Use IoT Hub message routing to send device-to-cloud messages to different endpoints


Some of the features mentioned in this article, like cloud-to-device messaging, device twins, and device management, are only available in the standard tier of IoT hub. For more information about the basic and standard IoT Hub tiers, see How to choose the right IoT Hub tier.

Message routing enables you to send messages from your devices to cloud services in an automated, scalable, and reliable manner. Message routing can be used for:

  • Sending device telemetry messages as well as events namely, device lifecycle events, and device twin change events to the built-in-endpoint and custom endpoints. Learn about routing endpoints.

  • Filtering data before routing it to various endpoints by applying rich queries. Message routing allows you to query on the message properties and message body as well as device twin tags and device twin properties. Learn more about using queries in message routing.

IoT Hub needs write access to these service endpoints for message routing to work. If you configure your endpoints through the Azure portal, the necessary permissions are added for you. Make sure you configure your services to support the expected throughput. When you first configure your IoT solution, you may need to monitor your additional endpoints and make any necessary adjustments for the actual load.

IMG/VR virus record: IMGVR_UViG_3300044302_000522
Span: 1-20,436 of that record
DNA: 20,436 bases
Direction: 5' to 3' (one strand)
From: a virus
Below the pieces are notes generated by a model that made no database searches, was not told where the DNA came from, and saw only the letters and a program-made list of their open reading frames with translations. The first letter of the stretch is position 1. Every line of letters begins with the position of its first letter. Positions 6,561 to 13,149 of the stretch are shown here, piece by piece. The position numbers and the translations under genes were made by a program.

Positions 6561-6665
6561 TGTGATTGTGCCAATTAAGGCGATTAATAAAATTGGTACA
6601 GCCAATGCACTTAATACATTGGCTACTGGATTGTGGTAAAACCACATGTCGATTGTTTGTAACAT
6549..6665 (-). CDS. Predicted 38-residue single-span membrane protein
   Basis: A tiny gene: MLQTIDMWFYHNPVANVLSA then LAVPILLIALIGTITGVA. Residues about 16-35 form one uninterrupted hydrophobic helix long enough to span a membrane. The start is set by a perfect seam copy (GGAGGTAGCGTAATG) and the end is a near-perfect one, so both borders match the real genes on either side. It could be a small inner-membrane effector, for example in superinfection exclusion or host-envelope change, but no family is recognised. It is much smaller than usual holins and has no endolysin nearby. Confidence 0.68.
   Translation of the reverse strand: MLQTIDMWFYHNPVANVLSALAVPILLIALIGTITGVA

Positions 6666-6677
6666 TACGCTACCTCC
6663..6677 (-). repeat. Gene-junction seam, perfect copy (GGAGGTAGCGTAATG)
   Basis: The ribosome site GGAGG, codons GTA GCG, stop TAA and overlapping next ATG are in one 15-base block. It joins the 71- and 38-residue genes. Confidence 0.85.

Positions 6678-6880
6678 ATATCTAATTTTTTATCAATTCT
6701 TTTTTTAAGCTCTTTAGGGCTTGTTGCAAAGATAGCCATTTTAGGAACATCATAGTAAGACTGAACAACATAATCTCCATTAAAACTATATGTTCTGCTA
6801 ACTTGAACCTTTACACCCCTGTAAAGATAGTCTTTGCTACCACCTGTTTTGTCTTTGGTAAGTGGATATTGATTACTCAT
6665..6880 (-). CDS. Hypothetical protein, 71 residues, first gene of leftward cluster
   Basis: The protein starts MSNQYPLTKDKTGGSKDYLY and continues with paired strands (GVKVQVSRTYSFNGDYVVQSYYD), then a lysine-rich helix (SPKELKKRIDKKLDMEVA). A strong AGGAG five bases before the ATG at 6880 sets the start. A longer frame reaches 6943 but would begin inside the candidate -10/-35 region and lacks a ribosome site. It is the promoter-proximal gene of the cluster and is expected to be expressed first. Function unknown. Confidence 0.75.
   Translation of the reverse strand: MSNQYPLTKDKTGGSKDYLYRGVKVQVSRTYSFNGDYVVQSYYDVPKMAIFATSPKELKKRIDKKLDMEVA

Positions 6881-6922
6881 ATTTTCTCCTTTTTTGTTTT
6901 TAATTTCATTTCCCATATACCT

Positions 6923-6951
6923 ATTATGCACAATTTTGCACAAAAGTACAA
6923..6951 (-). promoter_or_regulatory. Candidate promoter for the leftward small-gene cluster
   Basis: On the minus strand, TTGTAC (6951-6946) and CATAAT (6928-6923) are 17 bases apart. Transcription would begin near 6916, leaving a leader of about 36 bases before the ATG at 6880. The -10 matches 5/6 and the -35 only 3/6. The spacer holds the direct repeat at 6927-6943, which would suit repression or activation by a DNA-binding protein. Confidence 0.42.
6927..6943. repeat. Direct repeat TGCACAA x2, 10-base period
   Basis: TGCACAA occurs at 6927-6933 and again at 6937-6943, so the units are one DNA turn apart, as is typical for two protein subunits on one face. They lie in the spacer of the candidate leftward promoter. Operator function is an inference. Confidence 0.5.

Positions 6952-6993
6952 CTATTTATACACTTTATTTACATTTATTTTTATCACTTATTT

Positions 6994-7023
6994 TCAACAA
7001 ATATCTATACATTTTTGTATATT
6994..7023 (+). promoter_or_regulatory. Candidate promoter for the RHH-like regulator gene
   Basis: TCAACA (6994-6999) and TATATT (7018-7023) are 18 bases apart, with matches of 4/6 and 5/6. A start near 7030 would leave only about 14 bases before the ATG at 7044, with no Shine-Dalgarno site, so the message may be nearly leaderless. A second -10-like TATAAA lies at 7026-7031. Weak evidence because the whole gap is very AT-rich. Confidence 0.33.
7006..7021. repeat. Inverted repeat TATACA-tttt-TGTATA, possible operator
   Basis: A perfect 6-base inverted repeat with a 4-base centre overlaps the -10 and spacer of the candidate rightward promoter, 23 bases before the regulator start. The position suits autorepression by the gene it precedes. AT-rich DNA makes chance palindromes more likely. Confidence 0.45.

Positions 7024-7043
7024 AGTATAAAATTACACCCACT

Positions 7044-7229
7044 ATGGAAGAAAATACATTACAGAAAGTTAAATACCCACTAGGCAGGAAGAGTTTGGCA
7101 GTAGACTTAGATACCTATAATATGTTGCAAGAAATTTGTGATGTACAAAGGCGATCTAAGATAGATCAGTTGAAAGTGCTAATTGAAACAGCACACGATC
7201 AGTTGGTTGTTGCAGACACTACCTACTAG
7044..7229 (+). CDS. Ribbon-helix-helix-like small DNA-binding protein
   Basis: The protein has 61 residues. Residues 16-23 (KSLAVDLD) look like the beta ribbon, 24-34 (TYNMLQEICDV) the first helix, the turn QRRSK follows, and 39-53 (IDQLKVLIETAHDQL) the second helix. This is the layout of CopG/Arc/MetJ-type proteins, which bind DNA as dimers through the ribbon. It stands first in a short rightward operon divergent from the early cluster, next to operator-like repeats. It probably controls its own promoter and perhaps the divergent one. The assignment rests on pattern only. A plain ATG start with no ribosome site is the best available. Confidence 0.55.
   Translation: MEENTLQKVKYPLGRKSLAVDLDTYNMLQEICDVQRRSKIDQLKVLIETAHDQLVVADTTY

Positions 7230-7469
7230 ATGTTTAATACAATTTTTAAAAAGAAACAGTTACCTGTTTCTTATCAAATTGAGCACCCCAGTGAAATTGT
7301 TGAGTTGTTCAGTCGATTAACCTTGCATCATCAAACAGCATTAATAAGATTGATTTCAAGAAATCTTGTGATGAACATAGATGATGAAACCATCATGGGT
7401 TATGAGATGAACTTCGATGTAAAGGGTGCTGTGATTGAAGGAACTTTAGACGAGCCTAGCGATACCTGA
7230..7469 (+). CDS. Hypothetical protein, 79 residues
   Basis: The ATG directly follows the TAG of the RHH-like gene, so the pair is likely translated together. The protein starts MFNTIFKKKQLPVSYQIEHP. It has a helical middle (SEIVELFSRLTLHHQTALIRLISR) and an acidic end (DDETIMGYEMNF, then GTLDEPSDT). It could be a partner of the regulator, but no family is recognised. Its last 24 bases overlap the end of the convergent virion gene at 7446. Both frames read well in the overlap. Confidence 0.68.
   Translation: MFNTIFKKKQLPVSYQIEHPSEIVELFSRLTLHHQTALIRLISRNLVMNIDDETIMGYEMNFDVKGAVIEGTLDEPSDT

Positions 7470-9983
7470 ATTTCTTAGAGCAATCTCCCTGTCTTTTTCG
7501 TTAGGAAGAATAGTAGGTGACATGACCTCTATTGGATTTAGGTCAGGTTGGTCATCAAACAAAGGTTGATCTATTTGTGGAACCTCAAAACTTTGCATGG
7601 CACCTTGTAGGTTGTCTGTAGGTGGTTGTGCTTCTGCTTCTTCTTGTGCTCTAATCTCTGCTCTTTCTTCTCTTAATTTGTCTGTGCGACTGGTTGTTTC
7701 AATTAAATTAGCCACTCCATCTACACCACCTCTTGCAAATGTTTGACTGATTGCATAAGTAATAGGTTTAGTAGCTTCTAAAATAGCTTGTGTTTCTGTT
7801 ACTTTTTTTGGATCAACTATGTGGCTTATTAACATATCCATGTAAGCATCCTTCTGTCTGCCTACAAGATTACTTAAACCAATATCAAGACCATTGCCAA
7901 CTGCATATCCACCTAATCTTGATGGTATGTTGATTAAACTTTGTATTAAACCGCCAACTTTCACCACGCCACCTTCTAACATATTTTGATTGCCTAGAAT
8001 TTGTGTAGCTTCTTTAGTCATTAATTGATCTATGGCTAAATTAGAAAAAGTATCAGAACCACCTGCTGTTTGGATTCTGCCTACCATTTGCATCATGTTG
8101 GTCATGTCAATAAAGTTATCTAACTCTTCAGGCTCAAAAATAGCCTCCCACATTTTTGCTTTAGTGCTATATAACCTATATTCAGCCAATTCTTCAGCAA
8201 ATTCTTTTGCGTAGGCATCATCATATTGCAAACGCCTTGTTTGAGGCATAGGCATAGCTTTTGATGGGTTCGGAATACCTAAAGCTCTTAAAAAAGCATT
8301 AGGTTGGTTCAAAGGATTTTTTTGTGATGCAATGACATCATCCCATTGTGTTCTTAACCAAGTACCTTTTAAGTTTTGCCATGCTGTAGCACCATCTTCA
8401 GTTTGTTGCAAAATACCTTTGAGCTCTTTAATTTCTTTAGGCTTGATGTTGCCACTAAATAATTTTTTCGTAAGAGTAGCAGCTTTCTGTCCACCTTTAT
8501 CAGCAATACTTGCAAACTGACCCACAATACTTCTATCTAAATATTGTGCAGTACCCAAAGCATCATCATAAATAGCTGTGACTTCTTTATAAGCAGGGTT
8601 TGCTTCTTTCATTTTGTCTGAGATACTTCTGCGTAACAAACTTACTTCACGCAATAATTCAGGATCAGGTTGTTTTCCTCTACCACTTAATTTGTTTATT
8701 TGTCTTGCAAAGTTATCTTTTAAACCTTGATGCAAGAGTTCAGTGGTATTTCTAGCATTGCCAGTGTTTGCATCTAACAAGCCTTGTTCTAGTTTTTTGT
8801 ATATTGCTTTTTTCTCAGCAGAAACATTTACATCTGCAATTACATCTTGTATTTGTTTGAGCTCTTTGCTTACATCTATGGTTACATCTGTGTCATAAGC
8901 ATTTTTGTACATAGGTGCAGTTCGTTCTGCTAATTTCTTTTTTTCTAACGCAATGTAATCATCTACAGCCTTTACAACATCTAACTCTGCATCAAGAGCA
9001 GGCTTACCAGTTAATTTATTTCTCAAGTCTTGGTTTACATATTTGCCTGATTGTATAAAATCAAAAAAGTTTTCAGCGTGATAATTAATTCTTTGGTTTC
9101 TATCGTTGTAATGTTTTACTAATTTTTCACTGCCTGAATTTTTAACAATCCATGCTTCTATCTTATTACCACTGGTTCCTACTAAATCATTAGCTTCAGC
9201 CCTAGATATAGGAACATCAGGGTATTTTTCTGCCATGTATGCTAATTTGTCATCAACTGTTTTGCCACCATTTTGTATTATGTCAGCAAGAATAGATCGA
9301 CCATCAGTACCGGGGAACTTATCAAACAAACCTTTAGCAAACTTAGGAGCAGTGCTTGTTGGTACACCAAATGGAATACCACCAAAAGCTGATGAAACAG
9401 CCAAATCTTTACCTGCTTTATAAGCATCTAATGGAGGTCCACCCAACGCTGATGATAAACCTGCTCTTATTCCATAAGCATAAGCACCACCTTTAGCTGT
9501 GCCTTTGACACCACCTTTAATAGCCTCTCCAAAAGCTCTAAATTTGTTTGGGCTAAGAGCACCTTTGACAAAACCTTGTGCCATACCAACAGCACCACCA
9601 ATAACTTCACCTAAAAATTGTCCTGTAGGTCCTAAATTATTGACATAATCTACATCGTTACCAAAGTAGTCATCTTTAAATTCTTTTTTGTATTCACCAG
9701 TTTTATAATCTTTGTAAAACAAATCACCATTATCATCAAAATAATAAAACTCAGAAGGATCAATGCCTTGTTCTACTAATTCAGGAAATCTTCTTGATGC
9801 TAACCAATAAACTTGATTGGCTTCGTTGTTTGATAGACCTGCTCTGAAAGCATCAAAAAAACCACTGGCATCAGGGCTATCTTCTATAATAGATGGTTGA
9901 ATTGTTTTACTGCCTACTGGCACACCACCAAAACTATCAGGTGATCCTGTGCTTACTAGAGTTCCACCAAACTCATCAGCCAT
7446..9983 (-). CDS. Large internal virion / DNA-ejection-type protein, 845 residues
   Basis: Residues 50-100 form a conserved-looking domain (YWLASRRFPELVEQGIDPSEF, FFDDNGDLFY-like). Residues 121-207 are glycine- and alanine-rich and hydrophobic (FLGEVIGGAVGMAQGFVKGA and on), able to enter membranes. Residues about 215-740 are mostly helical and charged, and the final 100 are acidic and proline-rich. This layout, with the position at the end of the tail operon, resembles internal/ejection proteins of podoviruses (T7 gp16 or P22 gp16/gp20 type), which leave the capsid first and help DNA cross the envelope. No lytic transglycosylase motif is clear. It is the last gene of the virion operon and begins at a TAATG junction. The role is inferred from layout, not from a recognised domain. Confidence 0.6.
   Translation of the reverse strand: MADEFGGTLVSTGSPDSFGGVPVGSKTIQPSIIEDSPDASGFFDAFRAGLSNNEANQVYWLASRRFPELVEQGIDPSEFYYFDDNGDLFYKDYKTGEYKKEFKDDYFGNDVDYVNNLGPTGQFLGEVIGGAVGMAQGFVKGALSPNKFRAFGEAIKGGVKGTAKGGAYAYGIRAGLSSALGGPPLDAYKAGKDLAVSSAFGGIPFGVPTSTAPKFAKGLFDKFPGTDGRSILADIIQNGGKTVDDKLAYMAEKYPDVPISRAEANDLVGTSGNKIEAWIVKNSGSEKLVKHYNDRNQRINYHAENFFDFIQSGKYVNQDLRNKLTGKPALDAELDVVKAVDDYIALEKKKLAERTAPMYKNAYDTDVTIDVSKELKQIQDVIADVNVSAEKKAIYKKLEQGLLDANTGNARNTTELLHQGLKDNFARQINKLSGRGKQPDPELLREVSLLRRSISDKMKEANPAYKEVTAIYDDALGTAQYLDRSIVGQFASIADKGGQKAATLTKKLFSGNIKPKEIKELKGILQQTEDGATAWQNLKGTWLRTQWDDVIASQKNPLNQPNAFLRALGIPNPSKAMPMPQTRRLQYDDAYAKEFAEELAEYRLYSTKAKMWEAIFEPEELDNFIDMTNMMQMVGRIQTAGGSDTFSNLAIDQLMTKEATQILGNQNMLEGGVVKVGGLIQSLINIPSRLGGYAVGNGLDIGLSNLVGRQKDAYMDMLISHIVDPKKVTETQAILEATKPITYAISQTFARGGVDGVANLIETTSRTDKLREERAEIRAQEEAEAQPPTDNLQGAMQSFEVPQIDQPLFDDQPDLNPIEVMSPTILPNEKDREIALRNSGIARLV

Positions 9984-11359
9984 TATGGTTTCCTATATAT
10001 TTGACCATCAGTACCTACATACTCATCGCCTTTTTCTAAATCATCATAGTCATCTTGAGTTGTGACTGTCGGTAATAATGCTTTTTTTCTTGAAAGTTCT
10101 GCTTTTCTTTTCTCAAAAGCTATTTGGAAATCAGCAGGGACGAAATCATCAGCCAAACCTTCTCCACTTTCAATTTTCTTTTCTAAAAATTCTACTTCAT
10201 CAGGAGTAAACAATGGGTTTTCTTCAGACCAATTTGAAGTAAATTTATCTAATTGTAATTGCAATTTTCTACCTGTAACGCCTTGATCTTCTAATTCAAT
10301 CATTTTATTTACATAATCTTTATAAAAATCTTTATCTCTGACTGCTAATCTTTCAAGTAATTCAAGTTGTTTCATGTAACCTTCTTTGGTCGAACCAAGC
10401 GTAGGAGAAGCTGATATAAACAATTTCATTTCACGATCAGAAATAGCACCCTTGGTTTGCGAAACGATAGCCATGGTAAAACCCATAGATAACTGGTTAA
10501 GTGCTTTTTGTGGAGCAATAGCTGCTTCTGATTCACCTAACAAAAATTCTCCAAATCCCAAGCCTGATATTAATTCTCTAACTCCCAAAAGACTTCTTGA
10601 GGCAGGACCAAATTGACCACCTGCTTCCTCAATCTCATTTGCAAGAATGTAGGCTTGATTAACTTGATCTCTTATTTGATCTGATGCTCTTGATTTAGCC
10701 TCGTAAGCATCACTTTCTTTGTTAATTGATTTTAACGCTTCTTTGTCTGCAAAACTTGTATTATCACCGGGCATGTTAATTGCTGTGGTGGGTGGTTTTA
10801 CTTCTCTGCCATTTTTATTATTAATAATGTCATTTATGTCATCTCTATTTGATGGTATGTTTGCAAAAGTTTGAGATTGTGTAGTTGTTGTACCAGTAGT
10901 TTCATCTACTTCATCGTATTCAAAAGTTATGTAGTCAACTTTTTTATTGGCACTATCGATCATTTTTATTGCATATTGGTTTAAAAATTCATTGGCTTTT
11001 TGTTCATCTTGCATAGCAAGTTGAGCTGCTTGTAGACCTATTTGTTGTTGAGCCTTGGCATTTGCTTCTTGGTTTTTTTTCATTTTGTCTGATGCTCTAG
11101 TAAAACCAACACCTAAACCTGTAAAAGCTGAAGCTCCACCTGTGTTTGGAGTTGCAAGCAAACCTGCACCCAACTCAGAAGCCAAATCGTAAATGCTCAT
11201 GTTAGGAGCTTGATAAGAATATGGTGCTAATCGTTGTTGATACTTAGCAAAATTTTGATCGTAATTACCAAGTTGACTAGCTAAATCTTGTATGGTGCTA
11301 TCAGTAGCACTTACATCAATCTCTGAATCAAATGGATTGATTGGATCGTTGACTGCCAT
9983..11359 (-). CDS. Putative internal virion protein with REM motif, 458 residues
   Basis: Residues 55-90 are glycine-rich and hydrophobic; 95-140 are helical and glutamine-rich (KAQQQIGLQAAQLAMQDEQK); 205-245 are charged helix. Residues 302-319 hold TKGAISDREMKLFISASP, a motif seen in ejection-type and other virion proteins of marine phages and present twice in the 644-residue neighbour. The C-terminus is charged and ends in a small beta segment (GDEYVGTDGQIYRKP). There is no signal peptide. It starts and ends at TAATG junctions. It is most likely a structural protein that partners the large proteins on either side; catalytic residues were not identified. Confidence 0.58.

The IoT Hub defines a common format for all device-to-cloud messaging for interoperability across protocols. If a message matches multiple routes that point to the same endpoint, IoT Hub delivers message to that endpoint only once. Therefore, you don't need to configure deduplication on your Service Bus queue or topic. In partitioned queues, partition affinity guarantees message ordering. Use this tutorial to learn how to configure message routing.

Routing endpoints

An IoT hub has a default built-in-endpoint (messages/events) that is compatible with Event Hubs. You can create custom endpoints to route messages to by linking other services in your subscription to the IoT Hub. IoT Hub currently supports the following services as custom endpoints:

Built-in endpoint

You can use standard Event Hubs integration and SDKs to receive device-to-cloud messages from the built-in endpoint (messages/events). Once a Route is created, data stops flowing to the built-in-endpoint unless a Route is created to that endpoint.